Monday, March 18, 2019

Three Husbands

Just spent a week and a weekend in Hong Kong, and I'm kind of as surprised as anyone how little of my vacation was directly movie-related, given that I'm me, Hong Kong cinema was a major inspiration for the trip, and even local films tend to show with English subtitles there, but what can I say? The Film Archive didn't have much going when I was in the neighborhood, I tended to wear myself down by the end of the day, and Captain Marvel pushed a lot off of the city's screens once it opened (two days before it did in the U.S.). There actually wasn't a whole lot of local film playing at times I wanted to see it. I was really hoping the Jackie Chan picture that opened on the Mainland for Chinese New Year would be around, but nope. Instead, I saw Captain Marvel opening day (it was pouring rain anyway), and nearly screwed that up by going to the wrong theater.

But, walking around on my last day there - always the best way to spend the end of a vacation, I pretty much stumbled onto this:

They were playing host to the European Film Festival, but also had a 7:40pm showing of Three Husbands, the new one from Fruit Chan, and, hey, I'd heard of him. Mostly in terms of his contributions to horror anthologies, with this apparently more typical of his general output (although he's also co-directed at least one action movie with Sammo Hung and has a big-looking action-adventure coming out this year). It was being called the third part of his "prostitute trilogy", but let's be honest - is two movies seventeen years ago plus a new one a trilogy, or just a guy going back to something that worked for him before? I mean, have people been asking him when this was going to come for a decade and a half?

Hey, it was a full house, at least, enough that I was seated in the front row, munching down popcorn for what wasn't really a popcorn movie because I was hungry. Not bad for a Sunday night screening of a movie that seemed to be down to one or two shows a day, and not always the same ones (HK scheduling seems a bit more creative than that in Boston). I'm sure that absolutely everyone there had a better handle on the movie and what it was saying than I did, but you know what - it was Hong Kong as hell, and that's not a bad finale for the trip.

(Oh, one more aside - they asked if I was part of their membership program at both the box office and concession stand but, obviously, I don't join those when I'm just going to be in a country for a week. But when I was going upstairs, I saw that Broadway is apparently owned by AMC by some of the signage, and I started to wonder if my Stubs A-List membership would have gotten me anywhere!)

Anyway, good movie, neat theater - it's got both a video store and a film-related bookshop in there, on top of being a fair place to see a movie. And I highly recommend Hong Kong as a vacation, especially if you've been slurping their movies down for years.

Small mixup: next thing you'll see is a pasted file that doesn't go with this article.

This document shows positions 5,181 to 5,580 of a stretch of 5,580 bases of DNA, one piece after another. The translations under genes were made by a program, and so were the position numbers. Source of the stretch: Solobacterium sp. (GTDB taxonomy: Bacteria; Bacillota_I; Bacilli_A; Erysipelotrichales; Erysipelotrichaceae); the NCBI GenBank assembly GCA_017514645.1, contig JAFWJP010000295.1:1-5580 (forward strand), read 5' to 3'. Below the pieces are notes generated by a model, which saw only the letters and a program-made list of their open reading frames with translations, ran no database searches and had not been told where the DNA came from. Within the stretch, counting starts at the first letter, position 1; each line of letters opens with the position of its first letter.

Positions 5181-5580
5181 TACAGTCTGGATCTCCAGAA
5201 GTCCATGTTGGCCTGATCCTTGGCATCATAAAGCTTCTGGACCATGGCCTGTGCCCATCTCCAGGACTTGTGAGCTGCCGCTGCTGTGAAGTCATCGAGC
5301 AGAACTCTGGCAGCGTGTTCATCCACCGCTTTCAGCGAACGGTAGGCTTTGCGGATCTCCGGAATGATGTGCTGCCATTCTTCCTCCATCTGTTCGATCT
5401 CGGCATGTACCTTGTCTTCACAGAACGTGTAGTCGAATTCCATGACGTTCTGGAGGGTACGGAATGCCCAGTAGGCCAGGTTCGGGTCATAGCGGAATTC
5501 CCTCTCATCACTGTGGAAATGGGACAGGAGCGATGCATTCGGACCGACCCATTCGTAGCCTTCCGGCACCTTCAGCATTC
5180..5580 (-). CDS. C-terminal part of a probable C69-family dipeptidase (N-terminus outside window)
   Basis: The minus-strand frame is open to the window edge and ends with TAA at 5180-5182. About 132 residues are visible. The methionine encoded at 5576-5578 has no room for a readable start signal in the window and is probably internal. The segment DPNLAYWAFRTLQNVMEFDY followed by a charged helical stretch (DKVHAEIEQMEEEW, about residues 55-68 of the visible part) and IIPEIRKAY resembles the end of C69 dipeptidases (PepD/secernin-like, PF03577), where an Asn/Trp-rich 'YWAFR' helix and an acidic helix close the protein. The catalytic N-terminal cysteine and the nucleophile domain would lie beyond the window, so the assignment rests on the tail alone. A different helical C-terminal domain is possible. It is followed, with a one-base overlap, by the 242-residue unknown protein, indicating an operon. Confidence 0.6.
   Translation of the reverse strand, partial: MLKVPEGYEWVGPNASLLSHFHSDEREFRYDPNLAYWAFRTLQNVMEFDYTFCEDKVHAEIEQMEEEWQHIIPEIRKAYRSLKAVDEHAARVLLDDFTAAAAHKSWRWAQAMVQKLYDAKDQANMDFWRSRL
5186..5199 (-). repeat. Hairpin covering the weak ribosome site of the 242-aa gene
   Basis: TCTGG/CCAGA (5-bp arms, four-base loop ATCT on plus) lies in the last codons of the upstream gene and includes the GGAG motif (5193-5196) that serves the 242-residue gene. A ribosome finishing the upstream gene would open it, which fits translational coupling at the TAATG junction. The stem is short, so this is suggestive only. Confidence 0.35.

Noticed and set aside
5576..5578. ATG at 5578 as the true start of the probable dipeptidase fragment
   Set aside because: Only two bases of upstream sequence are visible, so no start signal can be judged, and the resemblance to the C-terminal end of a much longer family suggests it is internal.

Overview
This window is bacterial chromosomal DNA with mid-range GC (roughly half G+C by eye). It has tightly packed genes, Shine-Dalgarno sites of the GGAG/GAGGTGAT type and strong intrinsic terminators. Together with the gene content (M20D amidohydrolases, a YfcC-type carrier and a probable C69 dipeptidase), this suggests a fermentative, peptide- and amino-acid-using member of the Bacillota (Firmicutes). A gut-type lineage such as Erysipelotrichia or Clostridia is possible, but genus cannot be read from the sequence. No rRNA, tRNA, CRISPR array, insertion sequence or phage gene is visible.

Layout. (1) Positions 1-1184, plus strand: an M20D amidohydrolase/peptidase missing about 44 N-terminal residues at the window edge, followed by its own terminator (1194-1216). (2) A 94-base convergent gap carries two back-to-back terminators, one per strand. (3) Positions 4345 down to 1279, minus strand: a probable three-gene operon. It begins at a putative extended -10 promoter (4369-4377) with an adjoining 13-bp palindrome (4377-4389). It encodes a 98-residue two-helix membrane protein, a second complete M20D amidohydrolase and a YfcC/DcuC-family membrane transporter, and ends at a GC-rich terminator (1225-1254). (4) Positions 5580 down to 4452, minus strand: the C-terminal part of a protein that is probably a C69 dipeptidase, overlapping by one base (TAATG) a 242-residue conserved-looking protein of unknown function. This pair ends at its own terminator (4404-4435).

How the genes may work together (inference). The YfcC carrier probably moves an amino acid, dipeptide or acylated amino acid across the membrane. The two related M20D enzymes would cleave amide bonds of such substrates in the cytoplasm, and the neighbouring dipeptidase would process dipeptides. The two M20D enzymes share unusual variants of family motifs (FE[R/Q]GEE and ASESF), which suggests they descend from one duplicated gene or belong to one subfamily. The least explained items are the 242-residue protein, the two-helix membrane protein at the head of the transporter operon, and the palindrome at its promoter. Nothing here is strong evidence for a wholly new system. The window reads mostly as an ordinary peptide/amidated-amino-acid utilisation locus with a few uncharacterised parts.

Sanfu (Three Husbands)

* * * ½ (out of four)
Seen 10 March 2019 in Broadway Cinematheque (first-run, DCP)

I'm not in a position to wonder too much about the critical reception Three Husbands has received in its native Hong Kong; even more than most movies from the region, familiarity with its satirical targets, language, and other pieces of context will almost certainly enhance a picture that is already an impressive bit of independent filmmaking. It's the sort of film that's built to be a critical darling, especially with filmmaker Fruit Chan Gor returning to the sort of thing that first made him his name twenty years ago, maybe flattering the art-house audience a bit.

It opens with "Brother Four-Eyes" (Chan Charm-man) at a brothel just across the water in Zuhai, seemingly making time with a girl who claims to also be from Hong Kong (Larine Tang) before the police raid the place. His shtick involves saying he'd marry a girl, and it seems to be sincere, as he actually pursues Ah Mui (Chloe Maayan), who plies her trade on a boat docked off Lantau Island. Voluptuous and seemingly insatiable, she's too good an earner for "Second Brother" (Chan Man-lei) to let go easy. He eventually relents, but life on land (and off her back) is strange for Mui, while the frequency of their lovemaking is among the things that have their neighbors looking askance.

So, what's the metaphor here? Is Mui Hong Kong, passed between men who both exploit and claim to love her, or is that maybe more the way an outsider would read the situation rather than the sort of movie Chan would make for his neighbors a generation after the handover? Even if that's not it, there's still not a moment involving her or the general set-up that doesn't feel like it's about more; Mui is too blank a slate and the events a little too cheeky for it to just be taken at face value. Chan is certainly talking about the base-level urges of love and sex and how they get mixed up with the commercial, although the specific ways that relates to Hong Kong and the Tanka people never quite snapped into focus.

Full review at EFilmCritic

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